Latest JPL Stories
Three cameras on NASA's Mars Reconnaissance Orbiter worked as expected in a test pointing them at the moon and stars on Sept. 8.
Data from Deep Impact's instruments indicate an immense cloud of fine powdery material was released when the probe slammed into the nucleus of comet Tempel 1 at about 23,000 miles per hour. The cloud indicated the comet is covered in the powdery stuff.
As the mercury shoots upward and lazy summer days stretch into balmy evenings, NASA is teaming with amateur astronomy clubs across the country to share the wonders of the nighttime skies with the public.
On three consecutive days, NASA's Mars Exploration Rover Opportunity accomplished unprecedented feats of martian motion, covering more total ground in that period than either Opportunity or its twin, Spirit, did in their first 70 days on Mars.
How do you hide something as big and bright as a galaxy? You smother it in cosmic dust. NASA's Spitzer Space Telescope saw through such dust to uncover a hidden population of monstrously bright galaxies approximately 11 billion light-years away.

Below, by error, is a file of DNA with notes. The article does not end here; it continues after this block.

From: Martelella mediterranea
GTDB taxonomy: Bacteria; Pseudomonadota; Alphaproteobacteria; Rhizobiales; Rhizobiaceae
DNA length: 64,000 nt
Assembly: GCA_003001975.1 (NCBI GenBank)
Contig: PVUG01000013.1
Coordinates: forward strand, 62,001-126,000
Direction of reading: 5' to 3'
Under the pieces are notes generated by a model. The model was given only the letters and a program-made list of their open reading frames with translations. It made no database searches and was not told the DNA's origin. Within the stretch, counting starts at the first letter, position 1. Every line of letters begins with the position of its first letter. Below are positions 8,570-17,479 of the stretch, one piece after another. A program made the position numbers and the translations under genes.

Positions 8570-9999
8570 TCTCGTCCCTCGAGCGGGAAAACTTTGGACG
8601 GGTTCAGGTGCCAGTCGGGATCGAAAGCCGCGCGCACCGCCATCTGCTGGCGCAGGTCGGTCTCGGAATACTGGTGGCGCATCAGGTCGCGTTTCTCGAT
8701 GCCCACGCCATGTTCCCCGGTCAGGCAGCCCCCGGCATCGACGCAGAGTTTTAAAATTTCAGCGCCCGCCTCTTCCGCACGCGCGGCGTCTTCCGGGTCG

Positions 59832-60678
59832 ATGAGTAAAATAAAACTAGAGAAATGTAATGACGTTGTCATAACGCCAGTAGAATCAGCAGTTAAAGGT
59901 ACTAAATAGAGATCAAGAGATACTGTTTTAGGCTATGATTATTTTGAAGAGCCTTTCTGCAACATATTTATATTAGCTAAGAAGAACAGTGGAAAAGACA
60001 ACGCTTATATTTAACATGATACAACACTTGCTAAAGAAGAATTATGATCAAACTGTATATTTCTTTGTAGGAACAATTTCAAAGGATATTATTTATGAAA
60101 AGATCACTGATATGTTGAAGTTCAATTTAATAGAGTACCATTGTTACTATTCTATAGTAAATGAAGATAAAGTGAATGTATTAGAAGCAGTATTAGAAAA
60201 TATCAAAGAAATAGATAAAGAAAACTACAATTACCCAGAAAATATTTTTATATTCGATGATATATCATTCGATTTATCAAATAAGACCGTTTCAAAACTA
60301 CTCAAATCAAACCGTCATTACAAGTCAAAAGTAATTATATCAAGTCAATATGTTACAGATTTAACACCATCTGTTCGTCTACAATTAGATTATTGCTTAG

NASA's Spitzer Space Telescope has uncovered a hatchery for massive stars. A new striking image from the infrared telescope shows a vibrant cloud called the Trifid Nebula dotted with glowing stellar "incubators." Tucked deep inside these incubators are rapidly growing embryonic stars.
Astronomers say a dusty disc swirling around the nearby star Vega is bigger than earlier thought. It was probably caused by collisions of objects, perhaps as big as the planet Pluto, up to 2,000 kilometers (about 1,200 miles) in diameter.
NASA lit a birthday candle today for its twin Mars Exploration Rovers, Spirit and Opportunity. The Spirit rover begins its second year on Mars investigating puzzling rocks unlike any found earlier. Spirit landed on Jan. 3 and Opportunity Jan. 24, 2004, respectively.
- A serpent whose bite was fabled to produce intense thirst.